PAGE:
UA Centennial Hall
1020 E. University Blvd.
On Sunday, students who belong to the Arizona Symphony Orchestra, the UA Symphonic Choir and the Arizona Choir will be showing Tucson what it means to feed America—in more ways than one.
"I embrace the double-meaning of the campaign's title," said Thomas Cockrell, the conductor of the Arizona Symphony. "Orchestras, and other musical and arts organizations, feed our communities in many ways—with education, entertainment and the enrichment of our personal and communal lives."
The choirs and symphony had already set their season finale, "Vive la France!," when the League of American Orchestras began their nationwide campaign, Orchestras Feeding America. The groups decided to mold their event to this humanitarian effort.
"Our goal is to shine a spotlight on the persistent prevalence of hunger in our communities, exacerbated by the tough economic times that we all feel—but that some feel much more acutely," Cockrell said.
The directors of the event felt that the music and the mission went hand in hand. Two music terms illustrate this: symphony (meaning "harmony of sounds") and philharmonic ("loving harmony"). These meanings, for Cockrell, show the ability and the necessity of music to draw people together.
"Life without music is unthinkable for most of us," he said. "Making music is itself an act of generosity and communal effort. It is natural for musicians to want to share this spirit with their audience, and, in this concert, with those less fortunate and in need."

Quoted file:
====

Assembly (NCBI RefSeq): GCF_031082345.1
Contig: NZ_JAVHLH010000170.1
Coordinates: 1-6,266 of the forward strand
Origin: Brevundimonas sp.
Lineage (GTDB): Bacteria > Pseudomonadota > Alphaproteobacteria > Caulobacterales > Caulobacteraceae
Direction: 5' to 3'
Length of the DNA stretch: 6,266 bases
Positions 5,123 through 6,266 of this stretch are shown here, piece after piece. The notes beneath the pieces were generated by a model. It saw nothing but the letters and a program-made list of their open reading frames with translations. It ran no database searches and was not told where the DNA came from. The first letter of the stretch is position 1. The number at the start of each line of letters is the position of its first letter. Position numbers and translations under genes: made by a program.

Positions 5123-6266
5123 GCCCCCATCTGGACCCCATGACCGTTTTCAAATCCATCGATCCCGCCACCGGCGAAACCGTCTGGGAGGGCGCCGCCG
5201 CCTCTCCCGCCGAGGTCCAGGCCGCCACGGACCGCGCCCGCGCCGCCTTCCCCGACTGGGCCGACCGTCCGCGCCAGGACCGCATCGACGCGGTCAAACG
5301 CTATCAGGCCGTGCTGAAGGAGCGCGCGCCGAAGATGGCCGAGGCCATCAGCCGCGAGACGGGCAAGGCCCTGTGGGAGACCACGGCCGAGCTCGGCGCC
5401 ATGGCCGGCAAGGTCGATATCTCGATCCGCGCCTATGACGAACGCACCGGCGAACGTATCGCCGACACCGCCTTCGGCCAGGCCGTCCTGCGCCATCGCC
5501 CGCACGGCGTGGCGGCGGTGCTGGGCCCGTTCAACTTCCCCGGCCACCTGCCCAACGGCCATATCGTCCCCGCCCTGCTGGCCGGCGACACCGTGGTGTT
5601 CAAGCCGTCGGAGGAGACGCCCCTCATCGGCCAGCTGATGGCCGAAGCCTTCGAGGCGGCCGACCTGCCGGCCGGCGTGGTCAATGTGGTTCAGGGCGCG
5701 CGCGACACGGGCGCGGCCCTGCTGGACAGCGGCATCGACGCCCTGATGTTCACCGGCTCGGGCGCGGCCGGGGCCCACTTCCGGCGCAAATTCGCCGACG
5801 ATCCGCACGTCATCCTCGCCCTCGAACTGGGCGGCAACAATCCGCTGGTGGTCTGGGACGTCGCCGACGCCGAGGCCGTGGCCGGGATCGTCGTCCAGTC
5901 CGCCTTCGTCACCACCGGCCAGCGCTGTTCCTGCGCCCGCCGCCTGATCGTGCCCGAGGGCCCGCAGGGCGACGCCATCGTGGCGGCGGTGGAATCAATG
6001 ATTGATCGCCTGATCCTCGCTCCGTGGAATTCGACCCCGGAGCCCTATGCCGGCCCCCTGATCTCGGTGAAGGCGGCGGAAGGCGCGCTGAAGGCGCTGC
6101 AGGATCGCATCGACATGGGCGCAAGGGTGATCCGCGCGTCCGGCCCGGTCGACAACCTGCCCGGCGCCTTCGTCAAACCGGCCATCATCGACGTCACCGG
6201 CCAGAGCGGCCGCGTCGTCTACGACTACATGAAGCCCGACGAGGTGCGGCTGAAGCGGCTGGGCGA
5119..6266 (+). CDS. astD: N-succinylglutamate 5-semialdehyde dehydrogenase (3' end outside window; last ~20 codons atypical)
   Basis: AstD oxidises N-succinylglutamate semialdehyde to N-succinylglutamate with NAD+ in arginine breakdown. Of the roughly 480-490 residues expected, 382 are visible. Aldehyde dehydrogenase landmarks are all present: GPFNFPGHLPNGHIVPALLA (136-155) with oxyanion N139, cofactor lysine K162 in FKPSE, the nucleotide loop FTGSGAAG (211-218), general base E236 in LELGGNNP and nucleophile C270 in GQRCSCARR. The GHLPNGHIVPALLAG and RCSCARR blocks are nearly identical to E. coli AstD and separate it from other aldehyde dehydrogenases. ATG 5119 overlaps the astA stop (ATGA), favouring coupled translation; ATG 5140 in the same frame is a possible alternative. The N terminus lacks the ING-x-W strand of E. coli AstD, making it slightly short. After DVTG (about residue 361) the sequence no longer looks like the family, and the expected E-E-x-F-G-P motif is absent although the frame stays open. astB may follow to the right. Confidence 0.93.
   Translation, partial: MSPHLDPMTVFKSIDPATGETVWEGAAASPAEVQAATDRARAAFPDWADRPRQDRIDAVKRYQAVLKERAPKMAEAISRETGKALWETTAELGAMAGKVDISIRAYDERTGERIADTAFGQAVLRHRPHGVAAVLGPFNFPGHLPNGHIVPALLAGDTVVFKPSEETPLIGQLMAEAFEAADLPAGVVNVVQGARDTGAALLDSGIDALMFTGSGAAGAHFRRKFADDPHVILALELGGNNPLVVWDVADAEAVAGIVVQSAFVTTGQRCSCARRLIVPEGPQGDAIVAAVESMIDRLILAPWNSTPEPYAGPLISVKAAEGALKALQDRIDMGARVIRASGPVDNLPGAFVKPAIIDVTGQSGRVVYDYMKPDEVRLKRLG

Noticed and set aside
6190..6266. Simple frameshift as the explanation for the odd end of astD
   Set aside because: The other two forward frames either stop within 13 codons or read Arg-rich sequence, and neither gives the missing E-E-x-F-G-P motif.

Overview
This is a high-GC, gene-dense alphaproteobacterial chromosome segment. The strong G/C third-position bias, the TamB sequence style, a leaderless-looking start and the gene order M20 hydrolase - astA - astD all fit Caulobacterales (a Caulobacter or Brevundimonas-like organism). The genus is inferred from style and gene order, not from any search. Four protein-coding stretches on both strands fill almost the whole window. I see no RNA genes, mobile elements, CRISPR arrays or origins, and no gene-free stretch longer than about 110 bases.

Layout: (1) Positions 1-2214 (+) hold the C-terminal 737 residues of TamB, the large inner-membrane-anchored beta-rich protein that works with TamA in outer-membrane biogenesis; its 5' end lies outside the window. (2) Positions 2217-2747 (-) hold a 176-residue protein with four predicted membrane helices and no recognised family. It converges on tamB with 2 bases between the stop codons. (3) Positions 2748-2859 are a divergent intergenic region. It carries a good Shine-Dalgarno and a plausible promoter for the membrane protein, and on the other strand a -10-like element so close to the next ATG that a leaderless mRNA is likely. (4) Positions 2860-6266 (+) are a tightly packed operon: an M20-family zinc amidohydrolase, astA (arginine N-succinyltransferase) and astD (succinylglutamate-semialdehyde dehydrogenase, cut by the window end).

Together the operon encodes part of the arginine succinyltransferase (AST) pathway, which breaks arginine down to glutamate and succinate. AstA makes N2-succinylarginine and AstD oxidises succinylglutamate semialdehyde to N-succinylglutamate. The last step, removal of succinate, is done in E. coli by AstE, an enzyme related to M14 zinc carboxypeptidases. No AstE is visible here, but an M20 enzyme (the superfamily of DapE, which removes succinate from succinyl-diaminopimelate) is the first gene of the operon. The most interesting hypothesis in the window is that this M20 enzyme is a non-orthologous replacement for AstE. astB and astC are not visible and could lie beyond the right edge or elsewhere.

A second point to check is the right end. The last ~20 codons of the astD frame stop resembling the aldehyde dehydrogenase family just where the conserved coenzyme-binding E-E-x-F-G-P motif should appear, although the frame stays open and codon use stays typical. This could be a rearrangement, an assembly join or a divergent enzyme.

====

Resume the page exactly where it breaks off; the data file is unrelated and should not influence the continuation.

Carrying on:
Tickets to the event are $5, but audience members can receive 2-for-1 admission with canned food and check donations to the Community Food Back or Interfaith Community Services. —S.F.
"Living in Harmony With the Sun"
10 a.m. to 3 p.m., Saturday and Sunday, May 1 and 2
Arizona-Sonora Desert Museum
2021 N. Kinney Road
If you plan to spend some time in the sun—and in Tucson, is there any other option?—you may want to attend "Living in Harmony With the Sun."
"We focus on both the prevention and early detection of skin cancer," said Denise Spartonos, community outreach coordinator at the Skin Cancer Institute at the Arizona Cancer Center.
The event will feature health educators, pharmacists, interactive educational displays and even a fashion show of sun-safe clothing. Dermatologists will also conduct a limited number of skin-cancer screenings, to help event-goers determine whether they need further screening.
Spartonos feels that all Tucsonans can benefit from tips on sun protection—especially those Tucsonans responsible for young children. "I cringe when I see young children outside without hats, long sleeves or sunscreen. Just a few sunburns in childhood can put someone at greater risk of developing skin cancer later in life," she said.
Spartonos encourages those who may not take sun safety seriously to learn a lesson from what people in Southern Arizona did before the days of sunscreen and extensive skin-cancer research.
"A cowboy didn't have too many parts that were exposed and was covered with long pants, a long-sleeve shirt, a wide-brimmed hat and even a bandana," said Spartonos. "Many of our folks who work outside take common-sense precautions. We still do have a percentage of our population that is seeking the 'perfect tan' and is not taking the associated damage seriously."
Admission to the event is free with admission to the Arizona-Sonora Desert Museum: $13 for adults, and $4.25 for children age 6 to 12. Children younger than 5 get in for free. —T.D.